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In 2010, Georgia has been one of the unfortunate casualties of the housing crisis with some of the biggest rates of foreclosure in the nation. Even as you’ve seen over the last few years, the housing sector has taken quite a beating, but Georgia stands out along with California, Nevada and Arizona as one of the hardest states hit. Home sales are down, homeowners are losing their jobs, or have loans that go far above what they can afford. Georgia Foreclosure laws in 2010 have been written to help protect you, and the lender, get back to business as usual as quickly as possible. No one likes going through foreclosure, but understanding Georgia’s Foreclosure laws can go a long way in protecting you from making a costly mistake that might keep you in court for years to come and ruin your credit forever.
Georgia Foreclosure laws for 2010 include a few important details:
Banks only need to give a thirty day notice that they will be foreclosing on the property, and worse yet, homeowners do not necessarily have to receive that notice, only that the bank sent it at some point. Georgia foreclosure laws also allow banks to begin the foreclosure process if you are even a day late with your mortgage payment. It’s possible for you to mail in your mortgage payment, the payment gets there late (or not at all) and the bank begins foreclosure proceedings on your home without you even seeing the notice that they’re foreclosing. The obvious solution to this problem is to make sure you aren’t late with your payments, but in today’s economy, that isn’t always an option. Unfortunately, even loan modification programs in Georgia are all too rare as many homeowners do not qualify for the foreclosure modifications.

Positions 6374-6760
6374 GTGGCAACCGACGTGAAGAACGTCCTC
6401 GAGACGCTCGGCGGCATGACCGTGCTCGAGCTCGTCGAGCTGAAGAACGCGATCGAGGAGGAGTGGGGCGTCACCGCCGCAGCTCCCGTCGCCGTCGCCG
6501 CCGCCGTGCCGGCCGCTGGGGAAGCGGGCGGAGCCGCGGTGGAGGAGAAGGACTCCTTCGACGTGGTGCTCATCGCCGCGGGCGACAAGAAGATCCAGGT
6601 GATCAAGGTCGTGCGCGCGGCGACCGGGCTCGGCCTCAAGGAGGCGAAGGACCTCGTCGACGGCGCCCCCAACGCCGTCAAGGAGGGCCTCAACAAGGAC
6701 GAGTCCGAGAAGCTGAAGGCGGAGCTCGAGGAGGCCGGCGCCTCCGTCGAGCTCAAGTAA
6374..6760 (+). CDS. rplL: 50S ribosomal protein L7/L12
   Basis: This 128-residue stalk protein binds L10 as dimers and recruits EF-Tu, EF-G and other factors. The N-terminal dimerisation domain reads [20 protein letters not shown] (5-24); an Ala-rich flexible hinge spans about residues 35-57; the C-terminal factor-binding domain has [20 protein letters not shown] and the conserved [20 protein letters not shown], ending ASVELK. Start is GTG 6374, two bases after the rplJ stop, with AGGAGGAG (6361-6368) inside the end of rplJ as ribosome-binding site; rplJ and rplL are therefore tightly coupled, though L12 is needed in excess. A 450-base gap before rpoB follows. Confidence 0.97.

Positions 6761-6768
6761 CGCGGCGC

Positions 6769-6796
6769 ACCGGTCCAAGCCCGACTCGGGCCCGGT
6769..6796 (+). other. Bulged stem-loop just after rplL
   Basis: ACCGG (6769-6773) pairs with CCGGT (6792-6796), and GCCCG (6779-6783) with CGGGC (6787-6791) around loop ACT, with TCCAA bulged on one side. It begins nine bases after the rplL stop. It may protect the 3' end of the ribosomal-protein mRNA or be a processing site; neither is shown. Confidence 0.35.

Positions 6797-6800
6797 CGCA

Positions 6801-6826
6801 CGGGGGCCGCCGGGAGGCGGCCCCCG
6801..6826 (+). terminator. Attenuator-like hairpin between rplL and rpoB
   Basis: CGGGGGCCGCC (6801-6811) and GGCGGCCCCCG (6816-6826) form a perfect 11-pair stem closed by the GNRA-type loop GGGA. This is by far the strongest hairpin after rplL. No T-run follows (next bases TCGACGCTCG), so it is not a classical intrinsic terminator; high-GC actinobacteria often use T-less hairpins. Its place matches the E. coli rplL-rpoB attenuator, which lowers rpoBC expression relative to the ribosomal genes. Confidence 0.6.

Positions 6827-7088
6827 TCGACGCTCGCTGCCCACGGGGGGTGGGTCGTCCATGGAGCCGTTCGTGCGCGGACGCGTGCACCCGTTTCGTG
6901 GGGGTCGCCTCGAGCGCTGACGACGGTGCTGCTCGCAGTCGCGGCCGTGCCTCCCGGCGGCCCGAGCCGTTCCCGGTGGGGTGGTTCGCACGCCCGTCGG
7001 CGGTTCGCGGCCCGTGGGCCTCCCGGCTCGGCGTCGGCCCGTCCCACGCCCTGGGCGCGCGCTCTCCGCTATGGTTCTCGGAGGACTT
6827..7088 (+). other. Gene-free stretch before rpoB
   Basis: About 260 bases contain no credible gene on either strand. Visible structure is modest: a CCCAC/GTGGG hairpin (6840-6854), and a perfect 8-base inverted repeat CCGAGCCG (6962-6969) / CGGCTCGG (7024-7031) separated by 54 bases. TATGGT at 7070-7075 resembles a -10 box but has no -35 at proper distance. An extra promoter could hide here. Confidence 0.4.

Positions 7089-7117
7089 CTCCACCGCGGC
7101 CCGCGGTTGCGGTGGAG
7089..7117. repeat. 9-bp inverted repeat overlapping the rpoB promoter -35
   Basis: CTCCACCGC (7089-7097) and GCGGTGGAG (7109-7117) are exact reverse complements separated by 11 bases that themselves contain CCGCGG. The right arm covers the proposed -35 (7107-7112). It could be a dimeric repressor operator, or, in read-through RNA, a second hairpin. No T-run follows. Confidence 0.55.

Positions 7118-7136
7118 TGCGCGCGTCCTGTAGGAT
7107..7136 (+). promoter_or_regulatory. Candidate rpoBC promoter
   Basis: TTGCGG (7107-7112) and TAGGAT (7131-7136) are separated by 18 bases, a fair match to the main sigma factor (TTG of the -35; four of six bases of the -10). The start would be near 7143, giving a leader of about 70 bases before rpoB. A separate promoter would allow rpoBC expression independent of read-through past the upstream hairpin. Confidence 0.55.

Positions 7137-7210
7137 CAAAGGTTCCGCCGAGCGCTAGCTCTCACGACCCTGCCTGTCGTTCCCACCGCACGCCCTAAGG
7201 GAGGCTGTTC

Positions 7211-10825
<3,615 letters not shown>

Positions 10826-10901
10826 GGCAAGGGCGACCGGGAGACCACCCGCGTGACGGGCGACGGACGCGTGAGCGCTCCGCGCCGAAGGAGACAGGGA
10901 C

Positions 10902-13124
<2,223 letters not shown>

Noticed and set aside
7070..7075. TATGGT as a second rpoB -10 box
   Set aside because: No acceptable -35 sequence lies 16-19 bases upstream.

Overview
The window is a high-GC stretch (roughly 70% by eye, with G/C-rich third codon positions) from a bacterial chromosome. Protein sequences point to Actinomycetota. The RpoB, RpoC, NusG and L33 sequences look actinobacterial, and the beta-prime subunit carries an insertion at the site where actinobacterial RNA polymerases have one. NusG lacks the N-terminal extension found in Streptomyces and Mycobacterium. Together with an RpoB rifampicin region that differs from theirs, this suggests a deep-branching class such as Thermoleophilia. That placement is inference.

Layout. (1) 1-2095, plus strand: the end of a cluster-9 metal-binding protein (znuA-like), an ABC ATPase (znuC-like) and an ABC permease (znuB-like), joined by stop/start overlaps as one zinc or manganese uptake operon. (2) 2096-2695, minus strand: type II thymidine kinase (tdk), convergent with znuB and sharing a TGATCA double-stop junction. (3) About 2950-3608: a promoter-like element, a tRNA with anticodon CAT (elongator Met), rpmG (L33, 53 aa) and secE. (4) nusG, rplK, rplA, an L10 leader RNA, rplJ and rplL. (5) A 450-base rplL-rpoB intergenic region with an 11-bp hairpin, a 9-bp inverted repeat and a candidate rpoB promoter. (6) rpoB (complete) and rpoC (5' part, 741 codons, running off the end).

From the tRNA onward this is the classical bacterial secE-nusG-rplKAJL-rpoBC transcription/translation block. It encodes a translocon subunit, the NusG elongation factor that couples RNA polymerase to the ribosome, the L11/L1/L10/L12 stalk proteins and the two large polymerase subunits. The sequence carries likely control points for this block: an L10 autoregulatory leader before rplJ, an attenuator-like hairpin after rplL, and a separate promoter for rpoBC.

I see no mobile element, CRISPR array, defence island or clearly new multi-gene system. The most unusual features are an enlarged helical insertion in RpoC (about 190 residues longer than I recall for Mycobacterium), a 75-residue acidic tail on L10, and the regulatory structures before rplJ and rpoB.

In 2010, several bills were put in front of the state legislature to help improve the foreclosure process. Here is a list of the laws enacted:
Relates to foreclosure in general, so as to change the time for the delivery of a notice of the initiation of foreclosure proceedings; provides for an opportunity, prior to foreclosure, for a debtor to cure a foreclosure and bring the debt current by making all past due payments along with any late fees and charges.
Relates to foreclosure in general, so as to change the time for the delivery of a notice of the initiation of foreclosure proceedings; provides, under certain circumstances, for an opportunity, prior to foreclosure, for a debtor to cure a foreclosure and bring the debt current by making all past due payments along with any late fees and charges.
Relates to foreclosure generally, so as to allow for the right of redemption of foreclosed mortgages under certain circumstances; provides for certain information to be included in the advertisements of certain foreclosure sales.
Prevents the conditioning of a sale of a foreclosed home upon the buyer’s purchase of title insurance from a particular insurer or upon the buyer’s purchase of escrow services from a particular buyer.
These bills and more have helped Georgians go through foreclosure in a much easier and more efficient manner that is both fair to the borrower and the lender. The housing crisis isn’t going to be fixed overnight, but with proper laws and education, the new Georgia Foreclosure laws will certainly help serve the public good.
If you are a homeowner who is struggling with your mortgage, we have several ways to prevent foreclosure. Call Mark Lackey at 404.886.8789 to discuss how we have helped hundreds of homeowners avoid foreclosure.